The Benedictine Abbey of San Godenzo (Dennis Aubrey)


Wonderful photographs of well prayed places.

A couple of days ago we headed to Florence to meet PJ’s brother Mark in the Tuscan capital for three days. We decided to take the old road between Ravenna and Firenze through the mountainous Parco Nazionale delle Foreste Casentinesi. This road took us across the Apennines mountains where we came across the Benedictine monastery of San Godenzo.

Nave, Abbazia di San Godenzo, San Godenzo (Toscana)  Photo by Dennis Aubrey Nave, Abbazia di San Godenzo, San Godenzo (Toscana) Photo by Dennis Aubrey

We were desperate to shoot with our full equipment, including tripods, after the restrictions of Ravenna and we found the perfect place at the Abbazia di San Godenzo, a 12th century Benedictine abbey. The church was completely empty during our two hours there and we were delighted to be able to photograph to our hearts’ content. The structure of the church is quite familiar with a nave and two side aisles, but there is no transept. The structure is unvaulted…

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Creativity, Family, Food, generosity, Healing, Health, home, Mental Illness, Ministry, ministry, New Year, poverty, Prayer, purpose, purpose, renewal, Retirement, Spirituality, stewardship, Strength, Stress, Travel, Uncategorized, vision, Work

I’m in this mode or mood today. I have a form of malaise, the kind that comes after pouring out all you have until you are drained. Now my listless is my form of recovery. I have hit the wall and I’m not going on. Did I mention that my community has received 25 inches of rain since the first of the year? Our annual average is a whopping 56 inches! We can get rain in any month, so I have a giant umbrella in case I decide to get off the couch. Other cities thirst for our gift, I know, as the good Lord only spits some 37 annual inches their way. Y’all do get more than our paltry 3 inches of snow, however. Please don’t offer to share it.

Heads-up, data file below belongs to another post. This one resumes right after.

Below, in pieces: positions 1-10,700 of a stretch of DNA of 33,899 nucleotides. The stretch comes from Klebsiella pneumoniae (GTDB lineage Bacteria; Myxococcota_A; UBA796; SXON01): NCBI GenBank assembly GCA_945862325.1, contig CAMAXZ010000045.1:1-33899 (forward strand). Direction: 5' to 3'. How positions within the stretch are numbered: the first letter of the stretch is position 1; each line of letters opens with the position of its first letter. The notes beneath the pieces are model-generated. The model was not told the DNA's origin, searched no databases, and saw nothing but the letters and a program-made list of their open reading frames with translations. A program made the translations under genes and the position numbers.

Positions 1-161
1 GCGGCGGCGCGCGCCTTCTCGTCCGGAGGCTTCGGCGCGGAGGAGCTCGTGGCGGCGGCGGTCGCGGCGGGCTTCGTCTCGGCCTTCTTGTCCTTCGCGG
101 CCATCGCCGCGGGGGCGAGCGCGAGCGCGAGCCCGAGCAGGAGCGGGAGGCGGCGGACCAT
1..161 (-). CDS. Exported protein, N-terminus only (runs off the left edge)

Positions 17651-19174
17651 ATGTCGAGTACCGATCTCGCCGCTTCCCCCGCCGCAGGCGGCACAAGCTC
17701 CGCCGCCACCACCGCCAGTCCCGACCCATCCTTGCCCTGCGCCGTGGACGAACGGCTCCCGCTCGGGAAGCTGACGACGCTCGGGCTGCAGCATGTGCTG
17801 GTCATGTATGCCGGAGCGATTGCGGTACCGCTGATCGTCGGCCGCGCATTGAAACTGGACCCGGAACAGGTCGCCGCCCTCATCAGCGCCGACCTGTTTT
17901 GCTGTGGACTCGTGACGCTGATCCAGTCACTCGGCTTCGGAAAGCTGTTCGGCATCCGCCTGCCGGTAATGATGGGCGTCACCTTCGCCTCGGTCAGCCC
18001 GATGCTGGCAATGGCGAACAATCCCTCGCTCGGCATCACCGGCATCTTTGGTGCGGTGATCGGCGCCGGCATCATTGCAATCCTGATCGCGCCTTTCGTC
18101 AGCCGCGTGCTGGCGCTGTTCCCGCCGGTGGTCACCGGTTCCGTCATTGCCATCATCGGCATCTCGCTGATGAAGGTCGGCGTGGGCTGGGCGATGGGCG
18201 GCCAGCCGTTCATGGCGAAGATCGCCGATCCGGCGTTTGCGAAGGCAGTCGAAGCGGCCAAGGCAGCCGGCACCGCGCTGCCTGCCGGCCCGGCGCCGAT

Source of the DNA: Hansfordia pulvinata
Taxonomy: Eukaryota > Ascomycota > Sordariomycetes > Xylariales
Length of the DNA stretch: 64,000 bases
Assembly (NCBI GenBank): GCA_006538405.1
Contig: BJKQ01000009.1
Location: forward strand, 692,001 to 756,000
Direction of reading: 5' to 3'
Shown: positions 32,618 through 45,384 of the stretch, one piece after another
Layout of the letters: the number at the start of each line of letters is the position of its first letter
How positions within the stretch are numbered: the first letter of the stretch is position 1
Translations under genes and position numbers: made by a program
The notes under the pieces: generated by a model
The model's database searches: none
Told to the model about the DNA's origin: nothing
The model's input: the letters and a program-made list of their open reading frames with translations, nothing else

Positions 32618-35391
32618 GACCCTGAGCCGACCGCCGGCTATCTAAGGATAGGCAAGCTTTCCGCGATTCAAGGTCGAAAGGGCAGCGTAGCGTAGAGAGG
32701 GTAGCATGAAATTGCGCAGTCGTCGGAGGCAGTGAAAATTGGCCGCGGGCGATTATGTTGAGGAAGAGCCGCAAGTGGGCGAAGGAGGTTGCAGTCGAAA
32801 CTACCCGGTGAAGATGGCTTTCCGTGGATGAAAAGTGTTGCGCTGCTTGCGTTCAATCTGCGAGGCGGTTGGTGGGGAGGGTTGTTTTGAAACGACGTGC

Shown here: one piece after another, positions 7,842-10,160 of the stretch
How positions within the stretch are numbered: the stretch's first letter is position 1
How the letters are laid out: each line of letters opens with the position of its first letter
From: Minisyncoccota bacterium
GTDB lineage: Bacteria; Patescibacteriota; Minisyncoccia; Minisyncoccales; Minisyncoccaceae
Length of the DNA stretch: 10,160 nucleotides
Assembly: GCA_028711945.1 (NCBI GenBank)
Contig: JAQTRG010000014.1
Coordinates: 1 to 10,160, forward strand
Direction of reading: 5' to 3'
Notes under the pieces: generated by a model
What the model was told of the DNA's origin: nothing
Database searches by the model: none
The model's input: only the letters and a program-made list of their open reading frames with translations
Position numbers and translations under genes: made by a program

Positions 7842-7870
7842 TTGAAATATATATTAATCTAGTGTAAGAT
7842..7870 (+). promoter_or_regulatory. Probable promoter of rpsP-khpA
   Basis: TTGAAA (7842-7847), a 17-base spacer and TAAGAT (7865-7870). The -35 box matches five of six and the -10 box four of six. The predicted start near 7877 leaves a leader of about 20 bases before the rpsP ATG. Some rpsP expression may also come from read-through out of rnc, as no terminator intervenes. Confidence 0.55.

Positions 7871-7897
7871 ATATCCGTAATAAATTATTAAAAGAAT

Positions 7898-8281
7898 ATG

I’ve been chunking away at my various projects, some of which are pure tedium (bookkeeping) and others which are fulfilling (the creative writing & painting). Then I thought about possibly listing my 1 bedroom condo and moving up to a 2 bedroom unit.  The sympathetic illness of moving day is pretty well Ingrained after all these years of itinerant ministry. This disease was quickly cured when I remembered my vow of voluntary simplicity. 
Living under one’s means frees us to give to the poor as well as lessening our need to worry about how our needs are going to be met. Living under our means gives us the opportunity to explore the world, rather than be house bound. We can eat better food and share our time with others rather than being on call for someone’s else’s time and having to eat some fast meal on the fly. 

If we are fortunate, our lives in “retirement” will be more like those of the Benedictine sisters and brothers. We will have an ordered life of work, worship, prayer, quiet, community, and study. We can enjoy a foretaste of that life to come in brief doses, either in 5 day or 2 year commitments at the Upper Room’s Academy for Spiritual Formation.

This mood, like all feelings, will no doubt pass in a day or two. Rest is good for the body. Taking the time to care for our precious selves is a gift we can give to God and to those who need us most. We will be better able to fulfill God’s call on our lives if we serve from a full heart, rather than an empty spirit.